Many may know me as a name in community broadband, where I have been active for the last 20+ years. Yet 25 years ago, I too was homeless and had to beg in the street. It is not a time I particularly wish to recall.

Martin’s iPad story has given me a chance to re-approach what happened to me, and how I arrived where I am today. I have followed this project closely, and the delivery of the kit at Christmas gave me a huge high.

Whilst no-one gave me a funky device, courtesy of Martin and this journey, I finally took a step in my own life and bought a laptop. The last one I owned was in 2004, and I sold it in Bolivia whilst building community broadband networks for remote communities there.

I would like to ensure one thing. When I was on the street, I experienced how stupid I was assumed to be. Dirty clothes, poverty, or looking for a fag end in the gutter: these things never ever mean ignorance. I am not, any more than a beautiful lady who received our collective gift, a moron, stupid, a criminal, or anything else that your so fast assumption might have had me down as.

Next time you see someone who is homeless, please, just consider that they may not be there because of a simple choice. Sometimes, life is rough. Tough. Harsh. And to be really honest, because it happened to me, it can be fast and mean.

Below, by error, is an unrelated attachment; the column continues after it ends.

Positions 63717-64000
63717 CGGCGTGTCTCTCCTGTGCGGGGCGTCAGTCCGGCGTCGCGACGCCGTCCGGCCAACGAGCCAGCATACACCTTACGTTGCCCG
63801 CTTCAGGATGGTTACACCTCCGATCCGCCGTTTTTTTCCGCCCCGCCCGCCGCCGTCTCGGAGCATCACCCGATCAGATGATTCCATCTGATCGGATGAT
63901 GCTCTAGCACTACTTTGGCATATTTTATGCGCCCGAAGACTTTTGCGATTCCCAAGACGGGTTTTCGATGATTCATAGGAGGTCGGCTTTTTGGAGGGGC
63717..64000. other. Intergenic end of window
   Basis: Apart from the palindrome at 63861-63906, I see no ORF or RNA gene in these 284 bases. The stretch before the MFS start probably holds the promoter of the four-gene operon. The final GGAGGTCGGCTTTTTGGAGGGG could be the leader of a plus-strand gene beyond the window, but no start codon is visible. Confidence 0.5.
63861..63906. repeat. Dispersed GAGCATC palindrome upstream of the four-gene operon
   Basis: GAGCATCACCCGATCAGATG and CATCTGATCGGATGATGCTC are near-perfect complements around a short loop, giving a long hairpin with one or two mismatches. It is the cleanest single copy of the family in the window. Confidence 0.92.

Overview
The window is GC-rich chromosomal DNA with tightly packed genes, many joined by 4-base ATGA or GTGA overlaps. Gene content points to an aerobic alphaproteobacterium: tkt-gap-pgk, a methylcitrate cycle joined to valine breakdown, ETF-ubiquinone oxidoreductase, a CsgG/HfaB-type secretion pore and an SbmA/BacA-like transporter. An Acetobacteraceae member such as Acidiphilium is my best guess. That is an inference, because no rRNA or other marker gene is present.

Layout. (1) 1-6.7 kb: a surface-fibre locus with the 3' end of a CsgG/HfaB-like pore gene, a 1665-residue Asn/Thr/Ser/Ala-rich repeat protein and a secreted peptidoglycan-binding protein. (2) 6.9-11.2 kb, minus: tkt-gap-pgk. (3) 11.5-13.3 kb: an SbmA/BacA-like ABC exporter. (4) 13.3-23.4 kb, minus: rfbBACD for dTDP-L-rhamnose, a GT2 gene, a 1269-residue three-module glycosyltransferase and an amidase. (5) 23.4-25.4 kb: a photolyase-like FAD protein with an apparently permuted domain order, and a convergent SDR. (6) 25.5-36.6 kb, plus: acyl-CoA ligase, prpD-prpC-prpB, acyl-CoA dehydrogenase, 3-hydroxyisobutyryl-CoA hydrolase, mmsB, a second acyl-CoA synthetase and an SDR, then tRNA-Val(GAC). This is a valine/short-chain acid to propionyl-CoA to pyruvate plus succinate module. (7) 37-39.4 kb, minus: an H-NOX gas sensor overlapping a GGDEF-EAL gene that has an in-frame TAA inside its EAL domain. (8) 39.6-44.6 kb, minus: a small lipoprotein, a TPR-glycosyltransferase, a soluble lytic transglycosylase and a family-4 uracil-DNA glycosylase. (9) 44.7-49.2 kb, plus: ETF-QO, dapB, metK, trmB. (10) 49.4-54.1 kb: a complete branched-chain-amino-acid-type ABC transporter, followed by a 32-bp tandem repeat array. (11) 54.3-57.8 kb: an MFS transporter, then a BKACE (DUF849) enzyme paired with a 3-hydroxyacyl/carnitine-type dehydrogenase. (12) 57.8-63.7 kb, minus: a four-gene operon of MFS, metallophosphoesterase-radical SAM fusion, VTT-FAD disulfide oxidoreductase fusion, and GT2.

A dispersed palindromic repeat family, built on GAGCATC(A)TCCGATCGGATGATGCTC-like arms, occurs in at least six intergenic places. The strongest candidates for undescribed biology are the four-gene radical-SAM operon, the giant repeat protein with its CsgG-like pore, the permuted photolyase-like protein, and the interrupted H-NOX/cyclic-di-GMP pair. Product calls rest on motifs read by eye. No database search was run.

Thank you for supporting Martin on this project. 

Myself and Lindsey have discussed how to ensure that homeless people can access all the communications services they need. We hope all of us can make it possible for many more homeless and disadvantaged people to have a phone, an email address, a blog, or a device.

Most of all, many just want a voice in society: to be someone who can be heard. We can offer someone a virtual home, if not a physical one, which can host guests and friendly banter. But that’s hardly compatible with Facebook’s “real name” policy, for instance, if you’ve experience domestic violence.

Do we need “telecoms foodbanks”? Should mobile operators provide “social SIMs” with special plans and support? What’s the way forward here? This is not a simple problem, since the needs of those in “communications poverty” are so diverse. Nor is it one that can be solved by just spraying money at people, since cash is often not the constraint.

If you have any insight or ideas on the unmet needs that exist, how to support these type of initiatives, or details of ongoing support programmes, then I would invite you to share them. You can write to me directly, or hit ‘reply’. I will assemble the answers into something that can be disseminated and discussed.

Tearfully yours,
PS – Yes, she needs a miracle £2k before 27th August to keep her home. I’ve spent £10k of my own money in 18 months filling in for state and institutional failure, and can’t afford any more. Can you help?
PPS – My real ambition is to raise another £10k so she can reboot her life without being at the mercy of the sociopathic Department for Worrying the Poor. That’s way beyond my current financial means. How’s your magic money tree fruiting?